• The trajectory analysis may also include analysis of vehicle trajectory histories. Historical trajectory analysis may be useful, for example, to determine if the automobile and other vehicles are traveling in the same lane of a multiple lane highway. The trajectory analysis may also use driver driving models to allow the state vector trajectory processing module 212 to determine when and if to issue driver warnings. The trajectory analysis may also take into account any self reported accuracy indicators in the state vectors received from other vehicles.
  • The state vector trajectory processing module 212 may also generate braking or steering commands to send to the automobile's braking and steering systems for preventing a collision or minimizing the damage from a collision.
  • The state vector trajectory processing module 212 sends information to the display and audio processing module 214. The display and audio processing module 214 formats the information for display. The display and audio processing module 214 generates symbology for the display and the audio cues for the audio cuing device.
  • FIG. 3 shows an exemplary state vector 300 processed by the processor 102. The state vector includes the time 302 the state vector was estimated. The state vector also includes the three dimensional position of the automobile in earth centered earth fixed coordinates, shown as position X 304, position Y 306, and position Z 308. The state vector also includes the three dimensional velocity of the automobile in earth centered earth fixed coordinates, shown as velocity X 310, velocity Y 312, and velocity Z 314. The state vector also includes the three dimensional acceleration of the automobile in earth centered earth fixed coordinates, shown as acceleration X 316, acceleration Y 318, and acceleration Z 320.
  • The state vector shown is exemplary. The automobile state vector may have more or less elements describing the state of the vehicle. For example the state vector may contain entries that describe the angular position, the angular rates, and the angular accelerations. The state vector may be described using any coordinate system or any type of units. The state vector may also contain information about the vehicle such as its weight, stopping distance, its size, its fuel state etc.
  • Information packed in the state vector may be of value in collision avoidance trajectory analysis or may be useful for generating and displaying more accurate display symbology for the driver. For example, the automobile may receive a state vector from a neighboring vehicle that identifies the vehicle as an eighteen wheel truck with a ten ton load. Such information may be important for trajectory analysis and for providing accurate and informative display symbology.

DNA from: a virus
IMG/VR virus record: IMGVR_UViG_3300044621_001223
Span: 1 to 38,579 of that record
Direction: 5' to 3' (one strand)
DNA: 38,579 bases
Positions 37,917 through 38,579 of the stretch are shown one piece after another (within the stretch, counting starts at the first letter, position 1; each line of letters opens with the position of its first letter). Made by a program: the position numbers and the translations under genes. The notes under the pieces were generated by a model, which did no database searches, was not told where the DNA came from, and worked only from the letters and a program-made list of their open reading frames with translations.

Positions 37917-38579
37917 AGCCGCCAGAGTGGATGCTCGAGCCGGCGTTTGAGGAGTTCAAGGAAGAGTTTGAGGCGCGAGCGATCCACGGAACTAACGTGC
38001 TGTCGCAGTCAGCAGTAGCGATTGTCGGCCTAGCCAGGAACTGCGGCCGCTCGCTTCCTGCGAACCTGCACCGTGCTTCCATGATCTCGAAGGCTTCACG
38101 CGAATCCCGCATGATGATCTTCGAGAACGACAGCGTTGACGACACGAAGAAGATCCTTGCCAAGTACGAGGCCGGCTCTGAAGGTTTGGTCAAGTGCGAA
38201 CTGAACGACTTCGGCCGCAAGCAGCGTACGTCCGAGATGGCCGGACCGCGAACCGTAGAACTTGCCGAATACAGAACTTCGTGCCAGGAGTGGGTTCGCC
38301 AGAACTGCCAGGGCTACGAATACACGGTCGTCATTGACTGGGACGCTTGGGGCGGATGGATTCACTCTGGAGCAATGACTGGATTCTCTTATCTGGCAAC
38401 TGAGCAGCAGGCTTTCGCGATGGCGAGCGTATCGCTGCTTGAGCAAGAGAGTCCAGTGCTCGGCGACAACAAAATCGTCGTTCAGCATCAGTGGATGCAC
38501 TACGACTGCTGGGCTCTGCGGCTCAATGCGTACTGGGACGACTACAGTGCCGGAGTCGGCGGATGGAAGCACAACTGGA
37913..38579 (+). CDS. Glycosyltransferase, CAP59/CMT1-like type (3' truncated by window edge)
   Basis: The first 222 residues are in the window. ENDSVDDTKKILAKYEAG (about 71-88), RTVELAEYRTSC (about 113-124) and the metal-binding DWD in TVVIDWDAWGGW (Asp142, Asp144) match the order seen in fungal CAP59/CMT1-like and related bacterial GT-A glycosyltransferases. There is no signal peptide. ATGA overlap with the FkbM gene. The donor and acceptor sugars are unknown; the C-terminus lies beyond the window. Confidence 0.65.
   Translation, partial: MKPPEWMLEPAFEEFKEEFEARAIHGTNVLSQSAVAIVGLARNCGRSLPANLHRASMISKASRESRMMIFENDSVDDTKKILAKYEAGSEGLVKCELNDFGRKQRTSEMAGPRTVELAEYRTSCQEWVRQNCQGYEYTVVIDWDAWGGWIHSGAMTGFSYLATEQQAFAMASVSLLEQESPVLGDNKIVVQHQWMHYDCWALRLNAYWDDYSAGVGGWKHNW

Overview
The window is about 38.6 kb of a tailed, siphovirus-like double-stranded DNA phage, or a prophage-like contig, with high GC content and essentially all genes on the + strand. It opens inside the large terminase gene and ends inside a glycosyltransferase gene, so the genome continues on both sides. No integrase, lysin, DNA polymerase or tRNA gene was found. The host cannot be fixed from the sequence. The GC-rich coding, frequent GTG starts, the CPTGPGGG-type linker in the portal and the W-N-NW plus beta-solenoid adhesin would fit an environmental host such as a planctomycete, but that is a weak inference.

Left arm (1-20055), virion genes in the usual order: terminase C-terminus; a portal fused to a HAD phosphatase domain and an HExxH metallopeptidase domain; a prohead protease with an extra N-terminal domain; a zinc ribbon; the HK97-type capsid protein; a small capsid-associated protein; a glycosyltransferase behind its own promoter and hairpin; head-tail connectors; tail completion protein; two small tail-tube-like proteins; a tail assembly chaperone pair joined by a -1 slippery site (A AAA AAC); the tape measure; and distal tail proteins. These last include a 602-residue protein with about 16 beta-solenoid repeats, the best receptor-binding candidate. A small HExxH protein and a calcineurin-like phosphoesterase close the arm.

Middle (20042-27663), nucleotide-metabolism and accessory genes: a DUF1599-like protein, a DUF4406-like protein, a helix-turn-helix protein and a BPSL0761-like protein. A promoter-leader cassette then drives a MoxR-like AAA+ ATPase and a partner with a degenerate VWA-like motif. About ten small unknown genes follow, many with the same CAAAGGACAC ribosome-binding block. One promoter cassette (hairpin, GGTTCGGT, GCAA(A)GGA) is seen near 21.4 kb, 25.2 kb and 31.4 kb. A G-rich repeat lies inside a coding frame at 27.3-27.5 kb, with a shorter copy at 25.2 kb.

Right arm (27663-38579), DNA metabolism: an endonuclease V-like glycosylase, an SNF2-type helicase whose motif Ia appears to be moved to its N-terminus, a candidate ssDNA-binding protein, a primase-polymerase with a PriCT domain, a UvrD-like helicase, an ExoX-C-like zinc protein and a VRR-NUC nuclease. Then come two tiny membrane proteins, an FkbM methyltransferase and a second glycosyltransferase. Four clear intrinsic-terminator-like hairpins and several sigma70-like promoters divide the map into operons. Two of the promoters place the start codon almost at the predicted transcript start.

• FIG. 4 shows a first exemplary display page that may be shown on the display 110. An annunciation line 402 displays “NO LANE CHANGE” to the driver indicating that a lane change would be unsafe. Road display symbology 404 shows a two lane highway with cars traveling in the same direction. Road display symbology 404 may be generated based on map data stored in a database or determined from state vector data from the automobile and received state vectors from surrounding vehicles.
  • An automobile symbol 406 has a dark outline indicating that this symbol represents the driver's automobile. A “55 numeric in the automobile symbol 506 alerts the driver of his speed. An arrow extending from the automobile symbol 506 informs the driver of his direction of travel. A vehicle symbol 408 shows that another vehicle is at the five o'clock position relative to the automobile. The numeric 60 inside the vehicle symbol 408 alerts the driver that the vehicle is traveling at sixty miles an hour.
  • From the display, it is evident that the vehicle may pass by the automobile shortly. Accordingly, the annunciation line 402 alerts the driver that it's unsafe to change lines at this time. This display is particularly valuable when the vehicle represented by the vehicle symbol 408 is in the automobile's blind spot. A countdown timer 410 indicates that 5.3 seconds is the expected amount of time that must elapse before it is safe for the driver to make a lane change. In this case 5.3 seconds may indicate the amount of time required for the vehicle to overtake the automobile clearing the right lane for a safe lane change.
  • FIG. 5 shows a second exemplary display page that may be shown on the display 110. The annunciation line 402 displays “REDUCE SPEED SLOW VEHICLES AHEAD”. The road display 404 shows a two lane highway with cars traveling in the same direction. The automobile symbol 502 is dark to alert the driver that the symbol represents the driver's automobile. The symbol shows that the automobile is traveling at 70 MPH. An X symbol 504 placed next to the automobile symbol 502 alerts the driver that changing lanes is not recommended.
  • A first vehicle symbol 506 shows that a first vehicle is ahead of the automobile, in the other lane, and is traveling at 35 miles an hour. A second vehicle symbol 508 shows a second vehicle traveling in the same lane as the automobile at 40 MPH. A countdown timer 510 alerts the driver that in 4.2 seconds the driver's automobile will collide with second Vehicle 508 if the driver does not adjust his speed.
  • This view might be particularly helpful in fog. The driver is alerted that there is slow traffic ahead and may begin to reduce the speed of the automobile. Anticipating the required speed reduction decreases the chance of collision due to distractions or inattentiveness.